The Hawfinch sipped the water with slow and great deliberation. First it would regard the water with head cocked to one side and then lower its bill so just the tips of the mandibles delicately caressed the puddle's surface and gathered in a few drops of water. It would then raise its huge head at an angle and with a partially open bill allow the water to slide down its throat, holding the position as if savouring every drop. This achieved, a few seconds of further quiet contemplation ensued before it commenced the process once more by lowering its bill to the water.  As its bill touched the still water a series of tiny ripples emanated from the bill tip and in the sunlight were mirrored as flickering lines across the bird's  breast and belly. 

Two minutes, maybe a little more, were enough to slake its thirst and then it was off in a whirrrr of wings, back into the reassuring concealment and comparative safety of the surrounding trees and bushes.

Its departure resulted in an instantaneous release of the tension amongst us. Everyone had got a good picture, you could hardly fail and everybody was content and happy with life.We chatted amongst ourselves as if we had known each other all our lives, letting the pent up tension of the previous hours of anxious  waiting subside before we had to lapse into silence again as another two Hawfinches came to settle low in the bushes, obviously intent on drinking from the puddle but then thought better of it and flew off.

Another forty five minutes passed as we waited and occcasionally watched Hawfinches, still frustratingly feeding on the ground at the far end of the track, with up to six together at one point.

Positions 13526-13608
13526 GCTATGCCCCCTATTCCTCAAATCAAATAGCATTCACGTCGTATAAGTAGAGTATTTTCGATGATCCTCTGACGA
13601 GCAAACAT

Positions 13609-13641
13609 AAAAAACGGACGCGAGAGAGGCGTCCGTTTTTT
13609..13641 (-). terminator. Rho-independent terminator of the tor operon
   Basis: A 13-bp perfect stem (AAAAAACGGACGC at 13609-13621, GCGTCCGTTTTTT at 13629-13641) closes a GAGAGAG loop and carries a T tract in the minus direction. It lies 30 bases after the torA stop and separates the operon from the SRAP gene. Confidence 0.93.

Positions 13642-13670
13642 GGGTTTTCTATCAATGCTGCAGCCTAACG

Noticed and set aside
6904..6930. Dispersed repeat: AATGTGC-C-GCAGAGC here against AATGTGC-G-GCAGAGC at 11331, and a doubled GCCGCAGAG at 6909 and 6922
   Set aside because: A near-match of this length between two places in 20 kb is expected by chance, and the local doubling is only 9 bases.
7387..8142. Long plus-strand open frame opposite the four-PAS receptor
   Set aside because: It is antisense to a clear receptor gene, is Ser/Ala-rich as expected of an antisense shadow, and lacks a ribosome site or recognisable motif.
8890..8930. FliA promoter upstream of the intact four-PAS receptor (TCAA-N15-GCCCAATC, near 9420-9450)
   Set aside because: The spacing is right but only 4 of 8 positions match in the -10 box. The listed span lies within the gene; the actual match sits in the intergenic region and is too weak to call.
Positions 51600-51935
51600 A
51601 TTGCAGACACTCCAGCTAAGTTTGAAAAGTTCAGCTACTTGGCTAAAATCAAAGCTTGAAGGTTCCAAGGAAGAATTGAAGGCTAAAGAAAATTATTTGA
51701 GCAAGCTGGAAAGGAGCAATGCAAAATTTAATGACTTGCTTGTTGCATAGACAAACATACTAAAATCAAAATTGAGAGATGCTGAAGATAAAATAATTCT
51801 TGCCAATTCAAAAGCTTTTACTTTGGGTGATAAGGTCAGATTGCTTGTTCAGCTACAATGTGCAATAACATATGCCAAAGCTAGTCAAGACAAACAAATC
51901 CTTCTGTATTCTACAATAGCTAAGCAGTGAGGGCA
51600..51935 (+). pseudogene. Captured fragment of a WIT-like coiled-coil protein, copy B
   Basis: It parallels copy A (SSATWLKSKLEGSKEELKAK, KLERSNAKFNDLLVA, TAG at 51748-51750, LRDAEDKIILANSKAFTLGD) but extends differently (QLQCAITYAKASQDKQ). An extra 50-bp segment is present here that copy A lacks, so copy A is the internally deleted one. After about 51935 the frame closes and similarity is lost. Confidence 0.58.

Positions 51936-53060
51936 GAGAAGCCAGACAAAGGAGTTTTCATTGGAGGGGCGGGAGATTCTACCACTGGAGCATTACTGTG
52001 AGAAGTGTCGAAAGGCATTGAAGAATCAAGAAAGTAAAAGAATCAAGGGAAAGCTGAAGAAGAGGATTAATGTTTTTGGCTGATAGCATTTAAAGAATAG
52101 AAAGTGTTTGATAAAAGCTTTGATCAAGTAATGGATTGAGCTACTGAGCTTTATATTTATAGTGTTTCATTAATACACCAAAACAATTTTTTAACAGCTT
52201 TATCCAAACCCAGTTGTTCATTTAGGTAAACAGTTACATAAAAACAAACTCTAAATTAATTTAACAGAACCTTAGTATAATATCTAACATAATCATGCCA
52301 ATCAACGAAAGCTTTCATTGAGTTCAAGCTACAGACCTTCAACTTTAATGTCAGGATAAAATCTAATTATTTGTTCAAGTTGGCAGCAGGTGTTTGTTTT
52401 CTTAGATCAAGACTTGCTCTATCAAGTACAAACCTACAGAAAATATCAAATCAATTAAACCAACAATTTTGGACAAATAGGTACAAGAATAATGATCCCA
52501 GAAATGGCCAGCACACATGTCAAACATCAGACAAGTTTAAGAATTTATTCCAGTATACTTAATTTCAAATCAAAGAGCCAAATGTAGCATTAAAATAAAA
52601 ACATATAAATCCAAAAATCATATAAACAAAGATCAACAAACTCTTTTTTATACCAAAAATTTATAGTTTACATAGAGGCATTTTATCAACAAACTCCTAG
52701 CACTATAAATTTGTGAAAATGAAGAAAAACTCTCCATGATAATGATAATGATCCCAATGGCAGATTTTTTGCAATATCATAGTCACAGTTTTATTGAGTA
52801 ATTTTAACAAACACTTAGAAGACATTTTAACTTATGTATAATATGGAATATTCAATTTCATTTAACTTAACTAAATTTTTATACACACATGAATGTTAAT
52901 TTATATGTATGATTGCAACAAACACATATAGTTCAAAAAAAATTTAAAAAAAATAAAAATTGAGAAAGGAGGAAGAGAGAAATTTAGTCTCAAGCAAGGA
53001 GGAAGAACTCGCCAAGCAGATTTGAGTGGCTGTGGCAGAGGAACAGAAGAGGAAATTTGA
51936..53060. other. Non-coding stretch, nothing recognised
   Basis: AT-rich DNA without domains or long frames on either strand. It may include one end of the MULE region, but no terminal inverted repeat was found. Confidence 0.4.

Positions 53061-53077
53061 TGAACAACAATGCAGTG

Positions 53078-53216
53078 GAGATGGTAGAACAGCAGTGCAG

A Redwing put in a brief appearance just as another female Hawfinch flew in and we reprised another anxious wait as she dithered in the bushes before flying down to the track and hopping on bright pink legs and feet over to the puddle.


Female Hawfinch
She was only there for a minute before another male Hawfinch arrived from the bushes on the other side of the track and hopped up to her, to which she responded aggressively  but when the male stood his ground and threatened her in return she beat a hasty retreat. 

This interaction left us with the not unpleasant situation of regarding yet another male drinking for a couple of minutes from the puddle before he too flew off.

Male Hawfinch
I chatted to a local birder and in the course of our conversation he told me that at least thirty one Hawfinches had been counted leaving their roost here. From my experience today I could well believe it. I waited another hour but no more Hawfinches came to drink and it was now almost three in the afternoon. The shadows were lengthening and the sun had moved so far round that it no longer warmed me and I began to feel the cold once more.

I knew I could do no better than this and packed up my camera but as a last afterthought checked the other favourite site of the Hawfinches which was just through the trees no more than fifty metres away from where I had been standing for the last six hours.

The grassy area under the cherry trees where the Hawfinches
could be found feeding in the grass
I looked into the long grass growing under the trees and saw two Chaffinches and then found yet another male Hawfinch, half concealed and quietly feeding on cherry stones that it found hidden in the grass, rolling them into position in its beak in order to crush them. For ten more minutes I watched it feeding unconcerned and surprisingly well camouflaged in the long grass and scattered dead leaves, its plumage so bright when seen on the bare earth was now perfectly matched to the surrounding scatter of dead leaves. 

It could not last of course as a stray dog caused it to fly up into the trees. A small crowd had by this time gathered to watch the Hawfinch which was now distantly perched, high in a tree.

It was time to go and a brilliant day of birding came to a close.

I confess that I just cannot get enough of Hawfinches at the moment.

1 comment:

  1. Gorgeous! (I was right, I should've pushed you in the reservoir yesterday.) ;o)